(A) Low-magnification images of anterior segment showing increased KDEL and CHOP in the glaucomatous TM. Age-matched normal (left) and glaucoma (right) paraffin-embedded anterior segment tissues stained with KDEL (red) and CHOP (green) antibody and merged with DAPI stain are shown at the top. Sections incubated with only secondary antibody are shown at the bottom, which shows very little background staining. Arrow shows TM. SC, Schlemm's canal, CB, ciliary body, I, iris. Scale bar: 100 μm. (B) Higher-magnification images showing minimum background staining in normal (left) and glaucomatous (right) TM tissues. Scale bar: 25 μm. (C) Representative immunostaining for KDEL and CHOP in three age groups of normal and glaucomatous TM tissues. Top: Normal TM (74 years) on the left and glaucoma TM tissues on the right (70 years). Middle: Normal TM donor tissue (82 years) and glaucoma TM donor tissue (85 years). Bottom: Normal TM donor tissue (90 years) and glaucoma TM donor tissue (93 years). Scale bar: 25 μm.
We further analyzed the intensity of KDEL and CHOP signals in all normal and glaucomatous TM using ImageJ (Figs. 1B, 1C). Average intensity for KDEL was significantly increased in the glaucomatous TM (17.07 ± 2.19 in normal, n = 18 vs. 37.81 ± 2.83 in glaucoma, n = 18; P < 0.0001). Interestingly, there was a 3-fold increase in CHOP staining in the glaucomatous TM (11.84 ± 1.98 in normal, n = 18 vs. 33.24 ± 3.890 in glaucoma, n = 18; P < 0.0001). When intensity differences for KDEL and CHOP between normal and glaucomatous TM were compared, each group showed similar differences. For age group 70 to 80 years, averaged KDEL intensity was 18.5 ± 1.8 in normal and 43.1 ± 7.3 in glaucoma (n = 4 each). For age group 80 to 90 years, KDEL intensity was 17.7 ± 3.1 in normal and 35.9 ± 3.8 in glaucoma (n = 11 each). In age group 90 to 100 years, KDEL intensity was 12.5 ± 6.6 in normal and 37.3 ± 3.1 in glaucoma (n = 3 each). For age group 70 to 80 years, averaged CHOP intensity was 12.1 ± 3 in normal and 30.4 ± 7.1 in glaucoma (n = 4 each). For age group 80 to 90 years, KDEL intensity was 12.8 ± 3.1 in normal and 35.8 ± 5.6 in glaucoma (n = 11 each). In age group 90 to 100 years, KDEL intensity was 7.8 ± 0.9 in normal and 27.3 ± 6.9 in glaucoma (n = 3 each). Both KDEL and CHOP levels did not change significantly with age of the TM tissue. These data indicate the presence of chronic ER stress in the glaucomatous TM.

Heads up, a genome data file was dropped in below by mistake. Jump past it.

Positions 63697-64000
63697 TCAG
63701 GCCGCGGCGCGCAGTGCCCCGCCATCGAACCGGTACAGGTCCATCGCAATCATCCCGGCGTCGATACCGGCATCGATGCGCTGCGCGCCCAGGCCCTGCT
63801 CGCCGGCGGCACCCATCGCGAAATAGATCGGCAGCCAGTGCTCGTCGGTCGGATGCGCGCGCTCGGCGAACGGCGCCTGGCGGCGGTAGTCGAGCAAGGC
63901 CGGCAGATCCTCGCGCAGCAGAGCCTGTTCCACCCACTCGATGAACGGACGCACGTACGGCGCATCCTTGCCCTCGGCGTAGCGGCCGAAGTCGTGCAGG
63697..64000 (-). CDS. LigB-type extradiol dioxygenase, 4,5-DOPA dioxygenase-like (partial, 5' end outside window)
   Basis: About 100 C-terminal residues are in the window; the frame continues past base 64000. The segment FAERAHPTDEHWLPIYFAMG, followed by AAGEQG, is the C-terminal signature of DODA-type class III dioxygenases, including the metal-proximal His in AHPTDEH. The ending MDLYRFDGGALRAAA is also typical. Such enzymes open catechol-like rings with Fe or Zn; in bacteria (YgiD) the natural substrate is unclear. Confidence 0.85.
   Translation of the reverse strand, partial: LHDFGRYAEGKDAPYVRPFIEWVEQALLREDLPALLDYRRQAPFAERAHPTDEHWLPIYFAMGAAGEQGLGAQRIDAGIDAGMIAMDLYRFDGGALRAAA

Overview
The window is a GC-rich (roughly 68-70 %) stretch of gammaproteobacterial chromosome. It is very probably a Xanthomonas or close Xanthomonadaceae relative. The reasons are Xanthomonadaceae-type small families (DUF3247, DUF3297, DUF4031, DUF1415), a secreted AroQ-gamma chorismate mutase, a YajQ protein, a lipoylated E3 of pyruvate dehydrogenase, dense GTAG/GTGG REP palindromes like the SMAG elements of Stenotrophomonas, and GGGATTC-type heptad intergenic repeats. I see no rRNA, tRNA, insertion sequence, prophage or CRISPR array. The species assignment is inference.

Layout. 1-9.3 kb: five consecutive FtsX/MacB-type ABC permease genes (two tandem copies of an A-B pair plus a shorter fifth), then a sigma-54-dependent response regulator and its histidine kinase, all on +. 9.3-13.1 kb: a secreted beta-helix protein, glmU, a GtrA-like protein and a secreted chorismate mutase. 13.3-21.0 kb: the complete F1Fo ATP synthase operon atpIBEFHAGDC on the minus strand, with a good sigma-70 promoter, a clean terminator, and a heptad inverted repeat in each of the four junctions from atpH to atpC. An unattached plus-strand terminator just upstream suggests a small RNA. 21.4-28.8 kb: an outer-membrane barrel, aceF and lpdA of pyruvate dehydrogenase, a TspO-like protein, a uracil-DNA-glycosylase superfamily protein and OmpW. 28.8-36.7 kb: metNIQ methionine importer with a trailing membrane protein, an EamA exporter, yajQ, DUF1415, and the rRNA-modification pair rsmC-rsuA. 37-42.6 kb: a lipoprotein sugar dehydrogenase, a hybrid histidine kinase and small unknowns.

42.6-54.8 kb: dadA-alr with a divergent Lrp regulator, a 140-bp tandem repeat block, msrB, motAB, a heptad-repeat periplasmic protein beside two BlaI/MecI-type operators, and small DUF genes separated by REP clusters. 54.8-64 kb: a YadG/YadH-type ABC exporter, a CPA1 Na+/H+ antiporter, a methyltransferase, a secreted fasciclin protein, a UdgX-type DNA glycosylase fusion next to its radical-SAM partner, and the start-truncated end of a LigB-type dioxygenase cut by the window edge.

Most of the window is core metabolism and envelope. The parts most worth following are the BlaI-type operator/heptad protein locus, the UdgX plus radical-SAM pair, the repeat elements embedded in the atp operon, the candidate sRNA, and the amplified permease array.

Western Blot Analysis of ER Stress Markers in Human TM Tissue Lysates
Since several antibodies for ER stress markers did not work on paraffin-embedded TM sections, we next examined ER stress markers by Western blot analysis of human TM tissue lysates. Western blot analysis demonstrated that GRP78, GRP94, ERO-1α, ATF-4, and CHOP were increased in the age-matched glaucomatous TM (POAG) tissues compared to normal TM lysates (Figs. 3A–G). Both phosphorylated EIF-2α (Figs. 3A, 3G) and total EIF-2α (data not shown) levels were not changed in the glaucomatous TM compared to normal TM tissues. Densitometric analysis of Western blots for ER stress markers normalized to loading control β-actin is shown in Figures 3B through 3G. GRP78 and GRP94 levels were increased in the glaucomatous TM lysates, but the differences were not statistically significant (for GRP78, 0.0022 ± 0.0006 in normal versus 0.016 ± 0.008 in glaucoma, P = 0.087; for GRP94, 0.04 ± 0.006 in normal versus 0.2 ± 0.1 in glaucoma P = 0.1007; n = 4 normal and 5 glaucoma; Figs. 2B, 2C). However, markers of chronic ER stress including ERO-1α, ATF-4, and CHOP were significantly increased in the glaucomatous TM lysates (for ERO-1α, 0.0006 ± 0.0002 in normal versus 0.002 ± 0.0008 in glaucoma, P = 0.0247; for ATF-4, 0.002 ± 0.001 in normal versus 0.019 ± 0.005 in glaucoma, P = 0.0129; and for CHOP, 0.005 ± 0.002 in normal versus 0.05 ± 0.02 in glaucoma, P = 0.0294; n = 4 normal and n = 5 glaucoma; Figs. 2D–F). No change was observed in phosphorylated pEIF-2α levels (0.005 ± 0.001 in normal versus 0.007 ± 0.003 in glaucoma, P = 0.289). Together, immunostaining and Western blot data indicate the presence of chronic ER stress in the glaucomatous TM.